S.A.D. at Work: How the Changing Seasons Affect Your Productivity

Seasonal Affective Disorder (S.A.D.) causes low energy and depression that affects our work productivity. There are things you can do to combat S.A.D.

(Photo Credit: starpinker/Flickr)

S.A.D. is a physical response to decreases in the amount of light during the fall and winter months. Therefore, people who live in northern climes may be more likely to suffer with symptoms. However, even people in relatively sunny climes may have the disorder.

Mental Health

S.A.D. is a physiological condition, but it affects mental health. Depression, fatigue, and moodiness are some of the most common symptoms. People who suffer from S.A.D. may find they no longer have energy for things they usually enjoy, and their productivity at work goes down.

Work Productivity

If your boss expresses concern about your job performance in the fall or winter months, and you have no other explanation for why your productivity is declining, you may consider whether you are suffering from S.A.D.

If you have other symptoms such as more fatigue than usual but no change in your daily activities, or are feeling especially moody with no explanation, it is more likely that it may be S.A.D.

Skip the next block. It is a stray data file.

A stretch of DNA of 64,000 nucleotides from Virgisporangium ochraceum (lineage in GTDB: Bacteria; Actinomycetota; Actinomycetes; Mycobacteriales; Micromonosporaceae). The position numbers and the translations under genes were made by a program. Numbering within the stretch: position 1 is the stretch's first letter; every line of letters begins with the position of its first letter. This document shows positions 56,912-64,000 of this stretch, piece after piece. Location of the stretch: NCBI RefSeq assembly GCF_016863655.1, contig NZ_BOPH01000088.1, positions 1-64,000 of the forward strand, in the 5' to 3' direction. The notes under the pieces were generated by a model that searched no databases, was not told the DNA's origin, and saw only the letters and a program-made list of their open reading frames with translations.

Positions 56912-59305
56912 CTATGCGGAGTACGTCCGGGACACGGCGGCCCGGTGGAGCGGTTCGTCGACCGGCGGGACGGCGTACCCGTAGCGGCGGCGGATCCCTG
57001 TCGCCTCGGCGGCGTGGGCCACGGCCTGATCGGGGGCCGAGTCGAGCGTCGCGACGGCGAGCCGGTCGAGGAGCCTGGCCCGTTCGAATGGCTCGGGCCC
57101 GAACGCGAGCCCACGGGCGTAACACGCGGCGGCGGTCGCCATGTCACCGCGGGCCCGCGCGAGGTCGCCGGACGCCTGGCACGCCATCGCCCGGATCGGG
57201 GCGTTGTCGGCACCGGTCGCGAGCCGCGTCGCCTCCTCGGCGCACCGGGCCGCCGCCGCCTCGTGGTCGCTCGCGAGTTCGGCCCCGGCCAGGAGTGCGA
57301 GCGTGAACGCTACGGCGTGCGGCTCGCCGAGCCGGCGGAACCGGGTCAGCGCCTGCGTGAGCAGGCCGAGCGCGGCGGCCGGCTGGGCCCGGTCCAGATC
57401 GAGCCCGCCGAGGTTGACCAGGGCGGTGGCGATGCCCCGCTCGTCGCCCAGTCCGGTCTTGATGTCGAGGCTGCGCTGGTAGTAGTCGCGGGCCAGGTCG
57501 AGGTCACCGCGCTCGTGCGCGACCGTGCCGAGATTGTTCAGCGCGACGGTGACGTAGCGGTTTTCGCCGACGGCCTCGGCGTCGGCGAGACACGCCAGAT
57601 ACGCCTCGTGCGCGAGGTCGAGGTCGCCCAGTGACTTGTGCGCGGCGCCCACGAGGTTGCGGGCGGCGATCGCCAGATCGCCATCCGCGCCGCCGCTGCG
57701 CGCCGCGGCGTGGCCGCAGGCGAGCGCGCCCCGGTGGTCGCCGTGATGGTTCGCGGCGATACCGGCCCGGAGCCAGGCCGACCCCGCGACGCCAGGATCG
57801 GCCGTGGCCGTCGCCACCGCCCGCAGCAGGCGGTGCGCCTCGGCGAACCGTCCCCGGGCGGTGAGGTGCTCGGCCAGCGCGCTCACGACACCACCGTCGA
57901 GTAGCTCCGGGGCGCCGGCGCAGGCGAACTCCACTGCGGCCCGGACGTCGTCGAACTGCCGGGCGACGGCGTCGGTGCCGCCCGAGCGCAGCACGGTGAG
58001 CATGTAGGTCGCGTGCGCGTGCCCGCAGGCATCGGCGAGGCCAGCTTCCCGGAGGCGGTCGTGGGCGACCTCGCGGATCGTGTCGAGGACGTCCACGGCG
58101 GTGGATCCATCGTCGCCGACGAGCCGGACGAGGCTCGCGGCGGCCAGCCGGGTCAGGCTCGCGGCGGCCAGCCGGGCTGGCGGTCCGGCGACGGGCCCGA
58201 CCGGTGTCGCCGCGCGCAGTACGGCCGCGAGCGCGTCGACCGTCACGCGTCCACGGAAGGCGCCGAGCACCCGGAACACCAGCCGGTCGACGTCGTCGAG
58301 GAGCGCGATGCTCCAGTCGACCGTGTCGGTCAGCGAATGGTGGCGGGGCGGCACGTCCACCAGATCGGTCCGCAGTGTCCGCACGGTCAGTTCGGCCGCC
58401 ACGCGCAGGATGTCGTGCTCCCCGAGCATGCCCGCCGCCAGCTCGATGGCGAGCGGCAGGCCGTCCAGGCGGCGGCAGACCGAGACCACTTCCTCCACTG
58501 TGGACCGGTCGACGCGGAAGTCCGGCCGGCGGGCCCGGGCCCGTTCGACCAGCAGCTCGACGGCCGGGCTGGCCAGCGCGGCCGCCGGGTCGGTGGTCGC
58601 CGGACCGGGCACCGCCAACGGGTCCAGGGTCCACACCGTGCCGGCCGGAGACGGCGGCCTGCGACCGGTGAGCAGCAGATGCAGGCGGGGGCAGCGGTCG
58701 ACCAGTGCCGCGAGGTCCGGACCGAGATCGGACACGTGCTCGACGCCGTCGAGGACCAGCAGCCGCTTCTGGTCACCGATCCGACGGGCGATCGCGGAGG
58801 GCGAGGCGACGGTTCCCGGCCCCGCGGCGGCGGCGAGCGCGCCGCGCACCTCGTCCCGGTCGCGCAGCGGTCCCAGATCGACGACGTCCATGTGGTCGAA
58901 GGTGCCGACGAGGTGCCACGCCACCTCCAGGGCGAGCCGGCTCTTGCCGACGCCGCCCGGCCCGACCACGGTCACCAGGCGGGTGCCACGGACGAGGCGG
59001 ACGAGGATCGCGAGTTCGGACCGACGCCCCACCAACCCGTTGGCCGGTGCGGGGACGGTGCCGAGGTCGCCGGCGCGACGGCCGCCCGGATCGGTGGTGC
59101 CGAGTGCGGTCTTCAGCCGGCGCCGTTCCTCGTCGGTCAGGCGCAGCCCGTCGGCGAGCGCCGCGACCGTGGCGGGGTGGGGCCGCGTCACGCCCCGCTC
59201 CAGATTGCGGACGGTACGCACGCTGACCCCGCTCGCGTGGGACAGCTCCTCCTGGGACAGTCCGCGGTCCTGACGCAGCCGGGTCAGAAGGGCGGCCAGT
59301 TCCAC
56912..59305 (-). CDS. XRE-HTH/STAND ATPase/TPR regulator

Treatment

The Scoop San Diego offers general advice for people who are feeling the blahs and don't feel like putting energy into working in the fall and winter months, including more exercise, making extra effort to engage in social activities, and eating a healthy diet. But if you have S.A.D., that may not be enough.

A light therapy box is a special lamp that people use for a short amount of time every day. The light produced by these lamps is a full-spectrum light that mimics the sun and gives the body the light it is craving. This is a common treatment for S.A.D.

Another option if you find your work and energy levels suffer in the fall and winter is to ask your doctor if you are getting enough vitamin D. A simple blood test may show you are lacking.

Tell Us What You Think

Do you feel depressed or lack energy in the winter? What do you about it? Leave a comment or join the discussion on Twitter.

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